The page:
I speak here of an artist who is attempting to sell his work. If someone is just wanting to use art as a process of meditation or as a hobby of expression that is different. His feelings are his own, they are not up for criticism or for sale or trying to impress others or touch another sol. The second that an artist wants someone to appreciate or offer criticism or desires some sort of recognition, that person, enters into a much different area of being an artist. If a child creates a finger paint project, and brings it home to share with family and wants some recognition, well, that little sol is learning to express itself in exchange for something. Few humans can create something without wanting approval. Depending upon an artists level of feelings, this energy will force that person into a higher degree of creativity.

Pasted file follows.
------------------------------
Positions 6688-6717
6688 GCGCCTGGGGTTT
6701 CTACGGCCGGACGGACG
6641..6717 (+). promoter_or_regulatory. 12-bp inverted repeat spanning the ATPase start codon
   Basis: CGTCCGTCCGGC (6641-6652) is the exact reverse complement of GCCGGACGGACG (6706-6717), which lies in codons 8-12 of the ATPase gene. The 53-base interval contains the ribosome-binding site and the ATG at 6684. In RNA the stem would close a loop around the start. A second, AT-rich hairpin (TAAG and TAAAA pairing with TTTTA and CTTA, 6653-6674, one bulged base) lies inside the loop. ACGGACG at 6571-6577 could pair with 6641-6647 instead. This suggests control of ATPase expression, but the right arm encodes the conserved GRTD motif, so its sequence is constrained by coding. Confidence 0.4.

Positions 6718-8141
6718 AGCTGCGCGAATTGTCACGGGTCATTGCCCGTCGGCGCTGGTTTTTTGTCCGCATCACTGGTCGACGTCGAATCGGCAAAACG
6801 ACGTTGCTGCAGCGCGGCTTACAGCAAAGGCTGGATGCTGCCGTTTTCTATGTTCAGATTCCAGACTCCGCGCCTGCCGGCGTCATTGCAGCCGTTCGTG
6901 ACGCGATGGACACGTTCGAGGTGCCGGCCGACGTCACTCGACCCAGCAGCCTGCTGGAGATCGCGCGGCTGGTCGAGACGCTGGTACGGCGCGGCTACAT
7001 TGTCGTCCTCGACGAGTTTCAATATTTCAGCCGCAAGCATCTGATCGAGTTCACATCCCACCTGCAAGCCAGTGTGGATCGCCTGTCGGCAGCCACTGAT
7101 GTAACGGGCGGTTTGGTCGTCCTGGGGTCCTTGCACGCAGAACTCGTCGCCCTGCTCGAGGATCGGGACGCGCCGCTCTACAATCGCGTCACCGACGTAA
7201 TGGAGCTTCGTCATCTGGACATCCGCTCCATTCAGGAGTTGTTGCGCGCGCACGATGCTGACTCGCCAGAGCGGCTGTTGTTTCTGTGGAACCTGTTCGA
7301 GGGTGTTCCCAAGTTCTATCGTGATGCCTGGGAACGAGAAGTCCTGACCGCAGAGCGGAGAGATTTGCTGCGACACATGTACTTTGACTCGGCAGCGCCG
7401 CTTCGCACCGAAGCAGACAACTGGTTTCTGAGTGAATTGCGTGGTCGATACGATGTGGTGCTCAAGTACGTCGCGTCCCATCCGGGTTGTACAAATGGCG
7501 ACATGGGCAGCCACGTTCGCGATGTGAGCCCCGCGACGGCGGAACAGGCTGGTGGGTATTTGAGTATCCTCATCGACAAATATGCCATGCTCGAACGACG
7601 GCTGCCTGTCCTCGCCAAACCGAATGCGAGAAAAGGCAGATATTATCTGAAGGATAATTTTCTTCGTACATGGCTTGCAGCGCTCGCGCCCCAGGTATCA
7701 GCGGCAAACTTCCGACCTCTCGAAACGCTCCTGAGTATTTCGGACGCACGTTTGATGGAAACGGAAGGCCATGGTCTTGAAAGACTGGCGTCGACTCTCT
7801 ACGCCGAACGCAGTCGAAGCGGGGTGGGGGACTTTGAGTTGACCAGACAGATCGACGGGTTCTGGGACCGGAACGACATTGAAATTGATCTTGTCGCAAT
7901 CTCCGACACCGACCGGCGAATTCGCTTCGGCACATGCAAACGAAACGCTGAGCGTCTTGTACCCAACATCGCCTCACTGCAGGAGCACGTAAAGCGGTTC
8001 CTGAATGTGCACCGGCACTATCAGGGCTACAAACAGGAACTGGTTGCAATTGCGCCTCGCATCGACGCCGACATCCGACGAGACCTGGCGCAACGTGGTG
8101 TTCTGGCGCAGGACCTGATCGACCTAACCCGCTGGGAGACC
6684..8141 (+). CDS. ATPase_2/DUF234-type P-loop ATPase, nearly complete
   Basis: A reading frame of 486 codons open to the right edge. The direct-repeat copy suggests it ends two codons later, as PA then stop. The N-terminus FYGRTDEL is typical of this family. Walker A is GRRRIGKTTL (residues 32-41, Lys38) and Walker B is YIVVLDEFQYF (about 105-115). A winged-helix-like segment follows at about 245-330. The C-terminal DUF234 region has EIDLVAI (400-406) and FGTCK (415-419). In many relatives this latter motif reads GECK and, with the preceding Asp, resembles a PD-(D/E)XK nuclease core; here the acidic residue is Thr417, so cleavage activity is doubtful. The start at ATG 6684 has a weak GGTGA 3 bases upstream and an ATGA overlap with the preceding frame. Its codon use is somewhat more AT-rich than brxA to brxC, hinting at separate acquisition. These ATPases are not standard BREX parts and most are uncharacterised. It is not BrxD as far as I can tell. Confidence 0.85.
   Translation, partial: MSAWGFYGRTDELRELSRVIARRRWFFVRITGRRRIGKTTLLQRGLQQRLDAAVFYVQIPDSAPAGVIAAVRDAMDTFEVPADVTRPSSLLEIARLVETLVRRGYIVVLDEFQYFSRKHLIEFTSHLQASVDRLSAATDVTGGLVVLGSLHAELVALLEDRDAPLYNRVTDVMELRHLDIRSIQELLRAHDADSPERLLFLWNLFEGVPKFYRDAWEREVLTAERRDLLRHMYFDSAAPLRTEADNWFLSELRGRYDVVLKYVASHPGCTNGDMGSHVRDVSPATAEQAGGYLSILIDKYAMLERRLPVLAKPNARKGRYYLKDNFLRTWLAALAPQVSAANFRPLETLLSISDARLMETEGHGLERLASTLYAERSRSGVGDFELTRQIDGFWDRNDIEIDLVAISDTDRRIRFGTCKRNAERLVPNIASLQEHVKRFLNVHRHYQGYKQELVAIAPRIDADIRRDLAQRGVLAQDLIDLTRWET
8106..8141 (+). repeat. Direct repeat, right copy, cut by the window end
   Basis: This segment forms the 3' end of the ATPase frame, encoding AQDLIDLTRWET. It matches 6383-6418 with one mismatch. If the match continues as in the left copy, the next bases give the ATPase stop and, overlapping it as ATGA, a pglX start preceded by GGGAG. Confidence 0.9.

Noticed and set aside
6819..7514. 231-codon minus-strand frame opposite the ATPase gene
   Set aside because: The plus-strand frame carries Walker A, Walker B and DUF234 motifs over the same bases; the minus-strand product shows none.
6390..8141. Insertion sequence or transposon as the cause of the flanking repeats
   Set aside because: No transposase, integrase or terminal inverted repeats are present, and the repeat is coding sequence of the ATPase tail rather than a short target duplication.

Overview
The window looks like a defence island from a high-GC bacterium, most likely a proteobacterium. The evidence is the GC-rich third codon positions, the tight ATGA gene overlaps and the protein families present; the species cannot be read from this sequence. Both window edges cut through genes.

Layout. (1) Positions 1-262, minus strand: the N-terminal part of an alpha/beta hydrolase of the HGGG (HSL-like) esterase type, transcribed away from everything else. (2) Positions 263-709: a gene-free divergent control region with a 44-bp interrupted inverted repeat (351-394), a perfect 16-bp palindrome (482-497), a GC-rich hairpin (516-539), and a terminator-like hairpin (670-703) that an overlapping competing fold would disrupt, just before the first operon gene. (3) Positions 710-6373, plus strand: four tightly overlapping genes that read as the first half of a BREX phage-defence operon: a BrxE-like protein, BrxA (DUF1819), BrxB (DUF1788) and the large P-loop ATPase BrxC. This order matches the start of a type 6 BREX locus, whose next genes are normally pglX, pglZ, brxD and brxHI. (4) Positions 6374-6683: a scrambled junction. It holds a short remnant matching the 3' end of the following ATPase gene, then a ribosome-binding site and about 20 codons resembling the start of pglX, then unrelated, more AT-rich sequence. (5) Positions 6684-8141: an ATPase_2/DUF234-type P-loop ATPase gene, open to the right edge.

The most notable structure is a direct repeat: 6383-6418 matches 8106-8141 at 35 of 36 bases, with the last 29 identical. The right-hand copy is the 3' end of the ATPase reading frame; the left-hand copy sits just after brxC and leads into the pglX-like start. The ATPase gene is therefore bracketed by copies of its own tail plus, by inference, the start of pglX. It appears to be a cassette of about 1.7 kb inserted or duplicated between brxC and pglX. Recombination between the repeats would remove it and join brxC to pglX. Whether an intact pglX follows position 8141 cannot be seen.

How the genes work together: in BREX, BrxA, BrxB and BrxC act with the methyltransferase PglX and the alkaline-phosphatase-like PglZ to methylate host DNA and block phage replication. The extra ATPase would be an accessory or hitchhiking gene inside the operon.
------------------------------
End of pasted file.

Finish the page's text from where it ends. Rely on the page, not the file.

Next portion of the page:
No matter how we view this, feelings of an artist are one of the most important part of his creative powers. Skill can be developed but those feelings will determine every aspect of the artists work. Now, take a blind or partially sighted artist and imagine the feelings involved?

For a blind artist, no matter his particular field of work, the measure of feelings has to be much more intense. The challenge alone has already stirred up an ocean of feelings. There is so much more to a work from a blind person. If you could measure the brush strokes in levels of vibration, a work by a blind person would be an earthquake, compared to a trimmer, by a sighted artist.

So now, what it means for a blind person to be an artist is so much different and without any question, the challenge is a thousand times greater. For a blind or partially sighted or even for a handicapped or limited individual to set sail onto the ocean of art and hope to reach a destination without getting lost or being shipped wrecked is one of the great accomplishments in this life of challenge.